Popa Chubby

Saturday, Oct 19, 2024
at 7:00pm
  On Sale to Members Only

Theodore Joseph “Ted” Horowitz was born in the Bronx in 1960. At 13, he began playing the drums, but influenced by Jimi Hendrix and Cream, he soon switched to the guitar. The young man played the blues and came to the public’s attention after winning a national blues talent search sponsored by a Long Beach, California, radio station. He won New Artist of the Year and somewhere along the way, Ted Horowitz became Popa Chubby.

For more than 30 years, Popa Chubby has been hard rocking the blues in his fierce, soulful way. An imposing figure with a shaved head, tattooed arms, and a goatee, he describes his performance style as “The Stooges meets Buddy Guy, Motorhead meets Muddy Waters and Jimi Hendrix meets Robert Johnson.” He is an endearing character and one of the genre’s most popular figures; his career has always been about moving and carving a place for himself in the imposing terrain of the music business. He has overcome the odds and obstacles to continue growing and maturing as a creative force.

Popa Chubby’s first gigs were in the New York City punk scene as guitarist for what he calls ‘a crazy Japanese special-effects performance artist in a kimono’ called Screaming Mad George. Still, the blues were the foundation of his playing style. “Since I’d grown up on Hendrix, Cream and Led Zeppelin, when I started playing blues in New York clubs, I understood that the blues could be dangerous, too. It wasn’t just from playing punk bands. Howlin’ Wolf and Muddy Waters were dangerous men. They’d cut or shoot you if they thought it was necessary and Little Walter packed a gun and wouldn’t hesitate to use it. That danger is a real part of the blues and I keep it alive in my music.”

In March 2020, Popa Chubby released his 30th anniversary album, Mighty Hard Road. Featuring 13 original tracks and covers of Freddie King and Prince, the artist sees it as the result of 30 years of learning his craft. “Thirty years is a lifetime or a blink of the eye, depends on how you look at it,” he said. “For me, every day, every show, every flight, every story, every hug has been sheer joy. I truly believe this has all manifested for a reason. I shine as an example of the human spirit. What does not kill us surely makes us stronger and the art and music we make bears the power of an uphill climb. No matter who you are, no matter what you do, no matter what you believe, we are all the same and It’s a Mighty Hard Road.”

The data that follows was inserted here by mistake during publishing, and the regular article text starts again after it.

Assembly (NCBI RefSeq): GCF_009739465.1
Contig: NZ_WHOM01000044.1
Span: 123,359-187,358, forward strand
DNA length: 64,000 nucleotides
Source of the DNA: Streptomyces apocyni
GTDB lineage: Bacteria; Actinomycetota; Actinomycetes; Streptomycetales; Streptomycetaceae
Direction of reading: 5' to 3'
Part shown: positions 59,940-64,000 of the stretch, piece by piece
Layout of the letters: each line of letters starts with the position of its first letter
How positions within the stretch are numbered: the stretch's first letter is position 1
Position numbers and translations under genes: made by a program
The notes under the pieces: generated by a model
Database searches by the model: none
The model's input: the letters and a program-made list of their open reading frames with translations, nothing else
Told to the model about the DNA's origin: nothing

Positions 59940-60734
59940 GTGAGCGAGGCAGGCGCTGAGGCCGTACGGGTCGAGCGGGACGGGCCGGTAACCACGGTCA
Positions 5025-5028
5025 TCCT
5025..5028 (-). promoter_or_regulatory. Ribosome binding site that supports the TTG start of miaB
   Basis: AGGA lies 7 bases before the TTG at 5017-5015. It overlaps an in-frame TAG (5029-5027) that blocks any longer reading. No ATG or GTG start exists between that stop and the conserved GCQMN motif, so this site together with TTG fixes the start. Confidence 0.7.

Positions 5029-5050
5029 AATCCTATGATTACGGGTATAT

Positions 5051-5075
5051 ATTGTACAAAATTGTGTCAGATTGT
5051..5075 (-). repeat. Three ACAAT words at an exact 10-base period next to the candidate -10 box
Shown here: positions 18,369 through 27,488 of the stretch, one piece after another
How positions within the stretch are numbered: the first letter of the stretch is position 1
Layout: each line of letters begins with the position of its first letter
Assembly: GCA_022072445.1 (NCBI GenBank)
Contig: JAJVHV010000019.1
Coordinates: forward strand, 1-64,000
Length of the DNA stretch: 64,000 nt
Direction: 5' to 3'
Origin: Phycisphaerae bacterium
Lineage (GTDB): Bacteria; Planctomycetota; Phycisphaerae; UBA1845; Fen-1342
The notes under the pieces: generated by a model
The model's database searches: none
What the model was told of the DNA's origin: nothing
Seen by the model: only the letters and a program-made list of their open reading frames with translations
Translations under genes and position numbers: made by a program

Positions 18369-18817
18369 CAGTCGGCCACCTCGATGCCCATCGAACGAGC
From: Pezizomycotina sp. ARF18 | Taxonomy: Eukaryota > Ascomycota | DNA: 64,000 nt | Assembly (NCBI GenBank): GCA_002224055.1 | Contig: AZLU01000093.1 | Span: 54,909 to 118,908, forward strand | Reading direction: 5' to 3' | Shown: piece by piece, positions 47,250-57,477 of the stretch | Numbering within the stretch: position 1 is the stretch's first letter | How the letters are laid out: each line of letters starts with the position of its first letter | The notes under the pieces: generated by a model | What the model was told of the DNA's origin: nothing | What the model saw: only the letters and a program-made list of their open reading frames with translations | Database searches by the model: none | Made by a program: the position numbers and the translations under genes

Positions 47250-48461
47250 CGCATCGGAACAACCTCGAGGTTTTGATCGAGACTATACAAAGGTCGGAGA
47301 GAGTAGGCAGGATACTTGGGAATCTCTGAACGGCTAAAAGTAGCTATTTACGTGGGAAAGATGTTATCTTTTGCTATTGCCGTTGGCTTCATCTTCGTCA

In 2022, he released a new album, Emotional Gangster. It featured 12 new tracks with The Chubbfather on multiple instruments and doing the mixing and recording. “This record definitely reflects happier times and a good solid dose of classic blues,” he said from his studio full of guitars in the Hudson Valley. “I specifically included covers like “Hoochie Coochie Man” and “Dust My Broom” to show respect for the Fathers. Willie Dixon has always been my idol, you know.”

Covers are only part of the equation. The original compositions include “Equal Opportunity,” a light-hearted sing-along celebrating women. There are the French and English versions of “Why You Wanna Make War?” and harmonica wizard Jason Ricci joins Popa on the blues rock anthem “New Way of Walking” and “Save the Best for Last.” “This record is indeed made in the spirit of new shows,” Popa said. “A New Way of Walking. It’s created with the intention of moving forward to an old truth and a new reality that all are appreciated for the unique, energetic contribution they bring to our collective life. Love is all there is. I love you all.”

Popa Chubby, “the Beast from the East,” wasn’t finished. In 2023, the live album Live at G. Bluey’s Juke Joint NYC made its debut. “This record is a reunion in a lot of ways, rejoining with my longtime ally and bassist extraordinaire Mike Merritt and recording in my old Manny’s Car Wash engineer Glenn Forrest’s studio,” he said. “The icing on the cake was Mike Dimeo on keys. Add the Centurion, Stefano Guidici on drums, and you’ve got some heavy blues rock! It’s a live best of for the ages.”

Popa Chubby has always said that the blues should be dangerous.